The Department’s failure to consult medical professionals in the development of this rule should disqualify the administration from moving ahead with this misguided proposal.
The proposed rule relies on an unfounded legal theory to redefine sex as gender identity and conflates Constitutional Equal Protection with statutory protections. The proposed rule states that “Title IX differs from the scope of the Equal Protection Clause,” and instead “exclusively implement[s] Title IX.” Yet, the Department justifies its interpretation by citing twenty-three times a U.S. District Court case that applied Constitutional Equal Protection. The unsupported legal foundation for the proposed rule blurs the line between Constitutional guarantees of Equal Protection and statutory prohibitions against discrimination on the basis of sex. Neither justify the proposed rule’s reinterpretation of sex to mean gender identity, and it appears the rule is designed to invite legal challenges.
In an effort to find a legal justification to redefine sex as gender identity, the proposed rule relies on a single U.S. District Court opinion throughout, despite the fact that oral arguments have been heard in its appeal. The case the Department relies upon is not settled law. What is settled is that at the time Title IX was enacted, even the outspokenly liberal Justice William J. Brennan adopted the then unquestioned position for the Supreme Court that “sex . . .is an immutable characteristic[.]” The Department’s redefining “sex” to include “gender identity” for Title IX protection purposes represents a novel legal theory that defies decades of fundamentally contrary regulatory interpretation by the Department. The legal authority supporting the Department’s justification for this proposed rule is, at best, flimsy.
Unclear Framework to Limit Participation
The proposed rule creates a narrow and opaque framework for schools to implement policies for transgender athletes to compete on teams that do not match their biological sex. But the Department’s justification underpinning the proposed rule of providing greater clarity to schools on how to comply with Title IX is obscured by questions left unanswered.
Under the proposed rule, if a school prevents biological males from competing against biological females, it must justify that policy by describing, for each sport, level of competition, and grade or education level how its policy is: (i) substantially related to an important educational objective, and (ii) minimizes harms to transgender students whose opportunity to compete on a team consistent with their gender identity would be limited or denied.
Critically, the Department fails to identify one concrete example of a policy that meets this newly invented standard leaving schools in the dark about what policies would meet the administration’s framework. Some questions that require answers include:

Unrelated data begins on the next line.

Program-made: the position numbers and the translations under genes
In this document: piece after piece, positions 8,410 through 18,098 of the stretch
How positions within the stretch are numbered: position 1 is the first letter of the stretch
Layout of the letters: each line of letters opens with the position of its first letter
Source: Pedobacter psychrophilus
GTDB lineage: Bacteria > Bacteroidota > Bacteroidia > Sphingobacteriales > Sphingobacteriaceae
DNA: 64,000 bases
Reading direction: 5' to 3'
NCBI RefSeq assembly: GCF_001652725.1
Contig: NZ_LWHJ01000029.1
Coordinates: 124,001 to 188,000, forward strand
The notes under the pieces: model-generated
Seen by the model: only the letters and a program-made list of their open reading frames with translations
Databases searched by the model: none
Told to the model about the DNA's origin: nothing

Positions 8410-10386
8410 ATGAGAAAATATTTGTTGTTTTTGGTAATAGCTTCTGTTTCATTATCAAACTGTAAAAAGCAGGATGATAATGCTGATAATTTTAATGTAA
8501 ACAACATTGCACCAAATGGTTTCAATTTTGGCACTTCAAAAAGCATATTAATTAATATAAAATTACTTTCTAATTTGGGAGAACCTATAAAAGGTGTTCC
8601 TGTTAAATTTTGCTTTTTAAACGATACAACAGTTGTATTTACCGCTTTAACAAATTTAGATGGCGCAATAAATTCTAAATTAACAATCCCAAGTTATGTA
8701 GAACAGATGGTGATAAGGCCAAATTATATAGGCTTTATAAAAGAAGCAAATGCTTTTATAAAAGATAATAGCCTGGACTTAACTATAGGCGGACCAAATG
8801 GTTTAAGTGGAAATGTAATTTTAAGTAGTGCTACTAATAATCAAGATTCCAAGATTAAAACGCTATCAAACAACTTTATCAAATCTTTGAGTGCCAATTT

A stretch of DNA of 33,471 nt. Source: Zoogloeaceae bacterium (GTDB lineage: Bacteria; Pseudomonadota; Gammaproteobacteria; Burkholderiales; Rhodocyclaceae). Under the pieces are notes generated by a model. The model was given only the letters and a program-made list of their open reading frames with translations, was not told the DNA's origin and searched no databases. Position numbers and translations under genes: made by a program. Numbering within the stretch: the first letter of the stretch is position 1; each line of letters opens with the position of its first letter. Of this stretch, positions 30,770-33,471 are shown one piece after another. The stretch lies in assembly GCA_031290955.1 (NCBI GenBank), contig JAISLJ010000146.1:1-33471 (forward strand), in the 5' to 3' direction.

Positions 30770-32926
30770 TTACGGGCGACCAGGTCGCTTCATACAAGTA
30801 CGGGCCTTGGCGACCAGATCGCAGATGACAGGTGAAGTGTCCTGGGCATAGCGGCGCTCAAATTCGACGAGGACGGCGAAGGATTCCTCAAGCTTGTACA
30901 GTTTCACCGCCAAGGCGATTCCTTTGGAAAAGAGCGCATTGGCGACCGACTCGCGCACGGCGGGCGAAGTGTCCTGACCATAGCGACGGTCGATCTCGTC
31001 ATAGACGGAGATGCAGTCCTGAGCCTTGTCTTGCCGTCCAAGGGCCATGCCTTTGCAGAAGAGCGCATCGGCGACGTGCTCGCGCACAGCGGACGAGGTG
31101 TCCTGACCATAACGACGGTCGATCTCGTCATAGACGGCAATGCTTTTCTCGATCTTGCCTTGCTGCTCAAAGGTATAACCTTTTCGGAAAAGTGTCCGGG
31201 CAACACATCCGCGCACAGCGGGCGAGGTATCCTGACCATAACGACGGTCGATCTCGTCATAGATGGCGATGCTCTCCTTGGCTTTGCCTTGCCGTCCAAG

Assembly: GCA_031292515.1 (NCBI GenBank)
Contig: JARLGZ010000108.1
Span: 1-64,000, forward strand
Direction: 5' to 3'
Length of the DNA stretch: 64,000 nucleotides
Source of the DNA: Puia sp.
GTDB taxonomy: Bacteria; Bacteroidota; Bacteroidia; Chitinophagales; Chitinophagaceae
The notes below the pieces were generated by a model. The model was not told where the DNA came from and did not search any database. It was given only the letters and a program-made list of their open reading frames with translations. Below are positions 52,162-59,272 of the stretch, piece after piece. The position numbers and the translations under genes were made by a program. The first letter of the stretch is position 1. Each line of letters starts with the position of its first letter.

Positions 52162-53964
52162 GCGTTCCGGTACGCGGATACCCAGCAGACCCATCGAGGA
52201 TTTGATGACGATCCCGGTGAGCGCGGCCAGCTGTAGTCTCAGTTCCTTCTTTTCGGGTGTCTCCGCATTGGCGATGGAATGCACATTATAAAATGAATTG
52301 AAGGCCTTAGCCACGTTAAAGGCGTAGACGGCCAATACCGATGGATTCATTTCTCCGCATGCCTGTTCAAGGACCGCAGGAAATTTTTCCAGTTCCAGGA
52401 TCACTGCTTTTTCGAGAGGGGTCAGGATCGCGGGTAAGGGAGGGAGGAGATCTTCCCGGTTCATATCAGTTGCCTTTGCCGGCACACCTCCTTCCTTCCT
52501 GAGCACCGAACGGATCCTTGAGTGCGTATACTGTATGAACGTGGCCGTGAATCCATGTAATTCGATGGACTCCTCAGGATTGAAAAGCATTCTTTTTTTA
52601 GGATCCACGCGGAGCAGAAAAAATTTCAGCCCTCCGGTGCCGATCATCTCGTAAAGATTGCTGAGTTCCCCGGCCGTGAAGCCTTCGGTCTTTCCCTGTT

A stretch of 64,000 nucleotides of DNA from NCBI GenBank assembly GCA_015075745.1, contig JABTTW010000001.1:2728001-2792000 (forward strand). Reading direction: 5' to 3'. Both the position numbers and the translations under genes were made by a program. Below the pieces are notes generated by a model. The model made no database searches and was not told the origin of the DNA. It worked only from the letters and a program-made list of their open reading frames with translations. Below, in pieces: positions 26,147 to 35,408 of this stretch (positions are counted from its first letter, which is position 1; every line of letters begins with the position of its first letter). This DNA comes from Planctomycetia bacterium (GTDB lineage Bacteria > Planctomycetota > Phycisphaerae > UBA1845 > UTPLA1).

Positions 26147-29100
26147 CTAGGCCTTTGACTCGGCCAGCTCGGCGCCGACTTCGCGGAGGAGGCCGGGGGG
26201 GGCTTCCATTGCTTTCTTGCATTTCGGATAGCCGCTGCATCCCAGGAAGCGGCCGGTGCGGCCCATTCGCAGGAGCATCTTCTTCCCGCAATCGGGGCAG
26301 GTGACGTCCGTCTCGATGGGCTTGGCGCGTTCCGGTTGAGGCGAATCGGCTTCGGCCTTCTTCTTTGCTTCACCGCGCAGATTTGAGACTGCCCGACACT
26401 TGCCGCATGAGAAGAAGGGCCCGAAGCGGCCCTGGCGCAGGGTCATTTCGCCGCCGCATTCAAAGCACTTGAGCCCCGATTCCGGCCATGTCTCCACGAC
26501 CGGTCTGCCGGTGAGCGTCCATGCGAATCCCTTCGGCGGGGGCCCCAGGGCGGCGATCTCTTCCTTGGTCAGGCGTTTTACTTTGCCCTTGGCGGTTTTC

- What is an “important educational objective” in sports?
- How are schools supposed to compete with other schools that adopt conflicting policies?
- What level of competition supports an exclusionary policy?
- Does participation on a junior varsity team that functions as a pipeline to a competitive varsity atmosphere constitute a high enough level of competition to pass the Department’s bar?
- Can a middle school ever justify prohibiting transgender students from competing consistent with their gender identity? What if participation on a middle school team functions as a part of the vetting process for higher levels of competition in the same sport at the same school?
- If prevention of sports-related injury is an important educational objective, then how can a school attempt to prevent sports-related injury when its students compete against a school that allows transgender female students to compete against biological females?
- Can the administration provide an example of a satisfactory harm minimization policy?
- Can harms to biological females be considered as part of harm minimization?
- The proposed rule “reflects the understanding that students may be harmed significantly if a school denies them the opportunity to participate in its athletic program consistent with their gender identity.” Can a school policy that prevents transgender students from competition on a team consistent with their gender identity ever sufficiently minimize the harms to satisfy the administration’s proposed framework?
These questions need answers, especially for schools in states that have enacted laws in direct conflict with the proposed rule. States are protecting female athletics by ensuring their only competition is against other biological females on a level playing field—without having to compete against biological males with well-understood physiological advantages. As of May 1, 2023, Louisiana, Alabama, Arizona, Arkansas, Florida, Idaho, Indiana, Iowa, Kansas, Kentucky, Mississippi, Montana, North Dakota, Oklahoma, South Carolina, South Dakota, Tennessee, Texas, Utah, West Virginia, and Wyoming have each enacted protections for women’s and girls’ sports through the democratic process. These state laws provide schools with the certainty this proposed rule would remove.
The opaque framework in this rule acts as a tool of intimidation by forcing states to formalize their policies and only providing direction that they were out of compliance when the federal government threatens to strip them of their funding. Without answers to these questions, I am concerned that the proposed rule’s criteria will subject schools to selective, subjective enforcement by the Department’s Office of Civil Rights. The Title IX Athletics proposed rule imposes the administration’s policy preference onto every state, county, and local education agency—even if their local laws reach a different conclusion about who should be allowed to compete in women’s sports. In doing so, the Department injects confusion where states have settled the issue by overriding democratically enacted laws.
The proposed rule ignores physiological distinctions between men and women that necessitate sex-specific sports leagues. As stated, it invokes a dubious legal standard to extend sex discrimination protections to gender identity, and creates confusion by imposing an unclear framework for schools to create policies to limit transgender students’ participation on athletic teams that do not match their biological sex.
For these reasons, I ask that you rescind the Title IX Athletics proposed rule and instead work with Congress to protect girls and women’s sports from unfair competition.